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Fresh graduates advocate interfaith cultivation

9 July 2013



USP graduates Shakura (left) and Wai Kit are passionate about promoting interfaith dialogue and understanding


Wai Kit (in red) and fellow participants at a “Faith Firsts” session with the Chief Rabbi of Singapore, Rabbi Mordechai Abergel


Shakura (centre) at Ban Kiu Kacham, Laos with Hmong villagers, where she and USP peers witnessed the village women union's inauguration ceremony
The importance of interfaith tolerance and understanding is especially significant for multiracial Singapore; and a growing population of NUS students is espousing this critical aspect of community, spreading the message as they go out into the world. Among them are two NUS University Scholars Programme (USP) graduates this year.

Ow Yeong Wai Kit, the Valedictorian at the first Commencement Ceremony for the Class of 2013, is passionate about promoting interfaith dialogue within youth circles in Singapore. “My interest in interfaith activities was triggered during my junior college years when I began reading the books of religious scholar Karen Armstrong, who campaigns actively for religious harmony,” he said. He dedicated himself to the cause and received the Distinguished Leadership Award at the 2012 NUS Student Achievement Award for his efforts.

Wai Kit, who read English Literature and Philosophy at the University, noted that his studies dovetail with his interest in interfaith work. Like interfaith dialogue, both USP and the humanities demand a deep engagement with the perspectives of others, coupled with sensitivity towards language, he explained.

“I’ve developed not only an abiding sense of respect for the differences between various faiths, but also a keen awareness of the commonalities in the teachings espoused, particularly concerning the value of kindness,” he stressed. “I think the most important aspect of interfaith activities is the need to build on universal and fundamental principles like compassion, in order to establish a platform for dialogue so as to combat ignorance and intolerance.”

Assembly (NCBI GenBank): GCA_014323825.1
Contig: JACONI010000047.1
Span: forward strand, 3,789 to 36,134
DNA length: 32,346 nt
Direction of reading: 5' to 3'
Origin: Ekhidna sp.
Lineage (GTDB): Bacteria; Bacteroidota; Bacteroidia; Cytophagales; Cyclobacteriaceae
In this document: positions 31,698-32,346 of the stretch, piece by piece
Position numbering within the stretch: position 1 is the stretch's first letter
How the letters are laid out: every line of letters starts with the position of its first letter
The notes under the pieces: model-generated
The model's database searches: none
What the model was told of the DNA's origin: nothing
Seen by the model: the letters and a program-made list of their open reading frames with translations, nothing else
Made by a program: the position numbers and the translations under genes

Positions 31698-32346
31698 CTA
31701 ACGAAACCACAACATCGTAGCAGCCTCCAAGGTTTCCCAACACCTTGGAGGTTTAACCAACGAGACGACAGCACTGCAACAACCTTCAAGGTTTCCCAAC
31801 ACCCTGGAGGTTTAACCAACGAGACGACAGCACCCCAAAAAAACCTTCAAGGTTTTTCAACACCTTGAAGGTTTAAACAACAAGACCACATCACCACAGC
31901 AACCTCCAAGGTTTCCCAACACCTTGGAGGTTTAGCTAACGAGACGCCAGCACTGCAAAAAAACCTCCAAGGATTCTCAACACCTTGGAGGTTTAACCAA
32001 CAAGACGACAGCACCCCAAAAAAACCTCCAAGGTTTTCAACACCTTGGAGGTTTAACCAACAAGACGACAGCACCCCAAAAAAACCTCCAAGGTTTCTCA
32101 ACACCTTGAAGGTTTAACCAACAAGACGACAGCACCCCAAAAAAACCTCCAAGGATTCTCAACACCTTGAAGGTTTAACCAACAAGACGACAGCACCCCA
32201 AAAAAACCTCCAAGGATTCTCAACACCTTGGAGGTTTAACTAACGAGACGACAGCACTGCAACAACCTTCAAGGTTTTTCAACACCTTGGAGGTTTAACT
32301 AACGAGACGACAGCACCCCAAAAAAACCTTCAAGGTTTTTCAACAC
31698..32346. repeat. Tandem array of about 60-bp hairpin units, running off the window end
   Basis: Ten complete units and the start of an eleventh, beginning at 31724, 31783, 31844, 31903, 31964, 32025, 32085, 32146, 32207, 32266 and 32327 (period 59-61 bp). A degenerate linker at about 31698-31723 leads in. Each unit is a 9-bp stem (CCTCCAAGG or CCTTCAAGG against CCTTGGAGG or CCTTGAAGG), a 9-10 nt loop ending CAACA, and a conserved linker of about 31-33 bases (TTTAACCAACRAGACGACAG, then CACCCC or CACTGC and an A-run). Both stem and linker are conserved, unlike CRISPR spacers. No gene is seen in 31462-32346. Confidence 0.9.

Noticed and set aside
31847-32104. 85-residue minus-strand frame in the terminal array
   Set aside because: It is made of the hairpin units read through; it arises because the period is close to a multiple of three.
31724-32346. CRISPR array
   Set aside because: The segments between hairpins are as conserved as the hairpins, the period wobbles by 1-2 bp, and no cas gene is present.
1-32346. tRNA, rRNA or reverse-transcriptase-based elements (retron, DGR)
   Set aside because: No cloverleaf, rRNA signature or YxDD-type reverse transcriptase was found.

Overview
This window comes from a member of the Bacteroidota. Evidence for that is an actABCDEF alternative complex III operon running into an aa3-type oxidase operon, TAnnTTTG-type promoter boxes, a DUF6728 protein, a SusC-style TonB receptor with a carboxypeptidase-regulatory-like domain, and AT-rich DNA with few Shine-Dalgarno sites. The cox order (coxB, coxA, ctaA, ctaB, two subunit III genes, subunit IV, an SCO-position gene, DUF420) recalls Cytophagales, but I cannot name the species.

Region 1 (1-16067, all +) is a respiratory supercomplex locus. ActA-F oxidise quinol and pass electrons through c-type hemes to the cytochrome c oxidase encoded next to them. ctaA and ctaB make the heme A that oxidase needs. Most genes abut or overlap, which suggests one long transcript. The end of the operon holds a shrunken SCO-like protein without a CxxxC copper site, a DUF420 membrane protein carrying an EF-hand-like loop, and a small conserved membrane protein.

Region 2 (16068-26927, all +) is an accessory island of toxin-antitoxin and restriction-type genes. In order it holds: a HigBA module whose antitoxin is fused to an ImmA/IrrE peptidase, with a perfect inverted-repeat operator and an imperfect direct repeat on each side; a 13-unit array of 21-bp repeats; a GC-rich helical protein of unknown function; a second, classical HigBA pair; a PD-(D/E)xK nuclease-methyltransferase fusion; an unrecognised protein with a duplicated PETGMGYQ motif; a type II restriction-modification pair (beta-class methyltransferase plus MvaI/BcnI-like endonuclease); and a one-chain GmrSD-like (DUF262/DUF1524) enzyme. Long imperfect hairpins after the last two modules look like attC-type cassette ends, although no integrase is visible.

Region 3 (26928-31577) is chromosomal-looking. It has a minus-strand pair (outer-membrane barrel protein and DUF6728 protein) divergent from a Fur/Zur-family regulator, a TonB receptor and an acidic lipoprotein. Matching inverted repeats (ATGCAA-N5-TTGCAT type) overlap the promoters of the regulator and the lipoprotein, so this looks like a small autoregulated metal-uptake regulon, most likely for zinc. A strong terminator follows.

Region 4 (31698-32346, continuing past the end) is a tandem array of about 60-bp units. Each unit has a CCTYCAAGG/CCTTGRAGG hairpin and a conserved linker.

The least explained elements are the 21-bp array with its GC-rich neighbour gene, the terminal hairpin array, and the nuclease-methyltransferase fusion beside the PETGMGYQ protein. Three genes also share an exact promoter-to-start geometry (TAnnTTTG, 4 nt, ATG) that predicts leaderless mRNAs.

The Singapore Ministry of Education scholar believes youths can form independent opinions about sensitive issues based on credible sources, and appreciate their societal obligations to express their views responsibly.

No less passionate about the interfaith cause is Shakura Nuha Bte Bashir. After a USP study programme on Inter-Civilisational Dialogue to Malaysia and Turkey, the Environmental Engineering graduate realised the challenges of interfaith dialogue with community practitioners and academics.

She shared her thoughts: “What I appreciate most about interfaith dialogue is that it helps build trust and relationships among various religious groups, both at the individual and institutional level. Personally, as I learn more about someone else's faith and practices, it allows me to re-examine the stereotypes and prejudices that are often portrayed in the media. I also believe that it is important to work towards a celebration of each other's differences. In my opinion, that is what true multiculturalism is, rather than just tolerance or acceptance of the differences.”

Shakura added that USP’s overseas programmes such as State Minority Relations in Southeast Asia study and voluntary work made her appreciate the value of communication, be it between different religious groups, state minorities and the government, or various stakeholders in a project.

“These programmes also made me more culturally sensitive and allowed me to see the bigger picture,” she said. By experiencing first-hand what she learnt in class and talking to people in the field, the impact was more powerful and meaningful to her.

Shakura is currently volunteering with non-profit organisation Nusantara Development Initiative, committing time to research and development of a low-cost water filtration system for the rural poor in Indonesia. She hopes to pursue a career in environmental management, pushing for renewable energy and clean technology.


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